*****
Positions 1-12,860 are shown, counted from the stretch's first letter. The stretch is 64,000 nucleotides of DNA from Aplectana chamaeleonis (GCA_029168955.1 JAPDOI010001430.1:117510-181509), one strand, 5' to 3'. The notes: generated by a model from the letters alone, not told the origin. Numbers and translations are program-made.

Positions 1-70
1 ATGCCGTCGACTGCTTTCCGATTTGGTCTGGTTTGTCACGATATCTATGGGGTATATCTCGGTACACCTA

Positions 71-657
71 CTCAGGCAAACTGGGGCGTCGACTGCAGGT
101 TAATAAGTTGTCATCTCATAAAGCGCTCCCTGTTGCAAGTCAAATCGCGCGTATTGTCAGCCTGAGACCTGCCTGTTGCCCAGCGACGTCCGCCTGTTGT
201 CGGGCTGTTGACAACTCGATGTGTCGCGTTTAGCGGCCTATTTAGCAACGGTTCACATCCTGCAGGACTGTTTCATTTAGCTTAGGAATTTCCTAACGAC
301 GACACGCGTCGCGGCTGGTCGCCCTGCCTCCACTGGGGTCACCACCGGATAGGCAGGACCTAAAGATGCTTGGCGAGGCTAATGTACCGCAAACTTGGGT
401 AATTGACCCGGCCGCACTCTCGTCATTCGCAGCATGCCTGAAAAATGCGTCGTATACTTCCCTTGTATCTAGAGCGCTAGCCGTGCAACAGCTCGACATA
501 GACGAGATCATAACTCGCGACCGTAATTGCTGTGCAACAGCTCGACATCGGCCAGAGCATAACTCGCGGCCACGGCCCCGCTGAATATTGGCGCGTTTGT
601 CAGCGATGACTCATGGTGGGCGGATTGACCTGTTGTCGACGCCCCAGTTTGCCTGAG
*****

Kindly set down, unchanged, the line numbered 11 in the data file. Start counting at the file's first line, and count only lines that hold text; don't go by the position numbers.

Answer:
601 CAGCGATGACTCATGGTGGGCGGATTGACCTGTTGTCGACGCCCCAGTTTGCCTGAG